Hillsborough County Commissioner Mark Sharpe tried to sell coffee to the tea party crowd Tuesday.
Sharpe was the pro side of a debate over a proposed transit tax initiative that goes before voters in November. His audience was the Tampa 912 Project, a local chapter of one of the national groups that have organized over the past year in protest to government bailouts and health care reform.
Things went downhill fast.
"You vote for it, Mark, and I'm voting you out," said Gary McEuen, an unemployed carpenter from North Tampa, from the audience of better than 150. "Take that message back to your friends, too."
"Fired" and "no" were popular words for those in the audience.
"I will walk, I will ride a bike, I'll even crawl to get the debt load off our children," said Kevin Wright, a small business owner from Wesley Chapel.
Sharpe, a Republican, squared off against David Caton, the executive director of the Florida Family Association who is best known for crusading against public nudity, but has taken an active role in fighting the proposed transit tax.
Hillsborough County commissioners havetentatively approved asking voters in November if they want to raise the sales tax one cent to pay for a new rail system, buses and road work. Sharpe has been the leading advocate for the initiative.
He presented his case: Rail will encourage economic development and give commuters an alternative to crowded roadways the county can't afford to widen.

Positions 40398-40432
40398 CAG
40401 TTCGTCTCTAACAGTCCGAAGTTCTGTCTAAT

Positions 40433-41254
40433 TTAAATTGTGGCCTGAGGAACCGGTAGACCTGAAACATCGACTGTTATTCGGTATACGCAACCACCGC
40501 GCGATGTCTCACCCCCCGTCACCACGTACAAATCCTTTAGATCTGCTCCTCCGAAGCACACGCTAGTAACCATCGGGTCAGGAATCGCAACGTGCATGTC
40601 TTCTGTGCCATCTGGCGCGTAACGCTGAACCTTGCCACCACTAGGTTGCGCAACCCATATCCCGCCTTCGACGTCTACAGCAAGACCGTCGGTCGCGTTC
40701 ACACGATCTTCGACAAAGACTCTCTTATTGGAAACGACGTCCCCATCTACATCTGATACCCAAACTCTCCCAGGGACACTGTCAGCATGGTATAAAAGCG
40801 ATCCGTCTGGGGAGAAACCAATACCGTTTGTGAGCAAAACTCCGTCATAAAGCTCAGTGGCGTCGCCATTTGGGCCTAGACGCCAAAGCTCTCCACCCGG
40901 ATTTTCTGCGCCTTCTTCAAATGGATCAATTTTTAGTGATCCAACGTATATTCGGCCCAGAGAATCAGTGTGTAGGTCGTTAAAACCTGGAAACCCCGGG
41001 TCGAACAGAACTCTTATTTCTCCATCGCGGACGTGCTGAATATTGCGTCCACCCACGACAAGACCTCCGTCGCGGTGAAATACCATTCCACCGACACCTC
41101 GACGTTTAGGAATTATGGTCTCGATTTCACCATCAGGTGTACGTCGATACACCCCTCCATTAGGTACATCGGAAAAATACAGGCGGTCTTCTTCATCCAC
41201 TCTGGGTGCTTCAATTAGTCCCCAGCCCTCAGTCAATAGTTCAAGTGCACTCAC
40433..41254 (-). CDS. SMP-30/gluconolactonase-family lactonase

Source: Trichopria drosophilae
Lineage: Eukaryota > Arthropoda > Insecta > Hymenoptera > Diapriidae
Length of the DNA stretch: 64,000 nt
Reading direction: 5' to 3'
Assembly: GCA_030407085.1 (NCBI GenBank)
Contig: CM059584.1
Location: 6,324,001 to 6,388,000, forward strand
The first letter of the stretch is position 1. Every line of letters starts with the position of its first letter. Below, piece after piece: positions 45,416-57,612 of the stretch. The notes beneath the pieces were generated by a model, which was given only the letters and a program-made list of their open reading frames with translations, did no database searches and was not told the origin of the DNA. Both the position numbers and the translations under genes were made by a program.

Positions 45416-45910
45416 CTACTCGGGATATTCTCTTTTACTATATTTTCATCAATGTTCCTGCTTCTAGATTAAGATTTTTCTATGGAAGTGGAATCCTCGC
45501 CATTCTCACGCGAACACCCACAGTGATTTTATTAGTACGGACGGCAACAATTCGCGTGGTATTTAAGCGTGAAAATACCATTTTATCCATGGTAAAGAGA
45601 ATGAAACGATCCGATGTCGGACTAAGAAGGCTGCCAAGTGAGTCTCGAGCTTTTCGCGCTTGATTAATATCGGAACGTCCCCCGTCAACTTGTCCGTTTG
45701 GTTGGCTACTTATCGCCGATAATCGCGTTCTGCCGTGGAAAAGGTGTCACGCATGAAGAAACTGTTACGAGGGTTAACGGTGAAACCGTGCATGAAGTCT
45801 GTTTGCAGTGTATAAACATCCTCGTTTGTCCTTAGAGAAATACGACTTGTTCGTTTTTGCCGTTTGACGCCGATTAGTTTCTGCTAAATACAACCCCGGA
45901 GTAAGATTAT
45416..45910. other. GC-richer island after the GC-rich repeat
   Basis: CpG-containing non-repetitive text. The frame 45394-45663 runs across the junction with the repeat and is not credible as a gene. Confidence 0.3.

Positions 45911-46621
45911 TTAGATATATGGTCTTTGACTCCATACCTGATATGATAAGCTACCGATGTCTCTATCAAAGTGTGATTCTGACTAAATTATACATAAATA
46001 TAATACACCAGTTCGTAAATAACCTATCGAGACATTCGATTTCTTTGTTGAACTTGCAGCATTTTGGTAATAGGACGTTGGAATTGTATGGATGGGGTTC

With a nod to his audience, he said supporting the initiative was not an easy decision, and came after three years of study. He said future generations will condemn today's leaders if they fail to address the looming logjam.
"I believe this is the right thing to do," Sharpe said, admitting it could cost him in the next election. "I'm willing to live with it."
Caton highlighted his main stump points, which he illustrated with a prop - a remote-control Ferrari sports car. He said for the price of rail, the county could buy two of the real thing for each person who will actually use the new system, based on the $180 million the tax is expected to raise annually.
Factor in likely cost overruns and rosy ridership projections, as demonstrated in other cities with rail, and the cost per rider goes up exponentially, he said. Poor people will pay a disproportionate share of their income on the tax, which will divert money that might be spent on Hillsborough's ailing small businesses.
"Right now is the worst time possible to be asking families to give up money," Caton said.
His biggest applause came when he urged the audience not to let politicians say they only approved letting voters choose.If the question is on the ballot, he said, the public, steered by a complicit news media, will pass it.
"There are a lot of stupid voters out there who will fall prey to the Tampa Tribune and St. Pete Times," Caton said.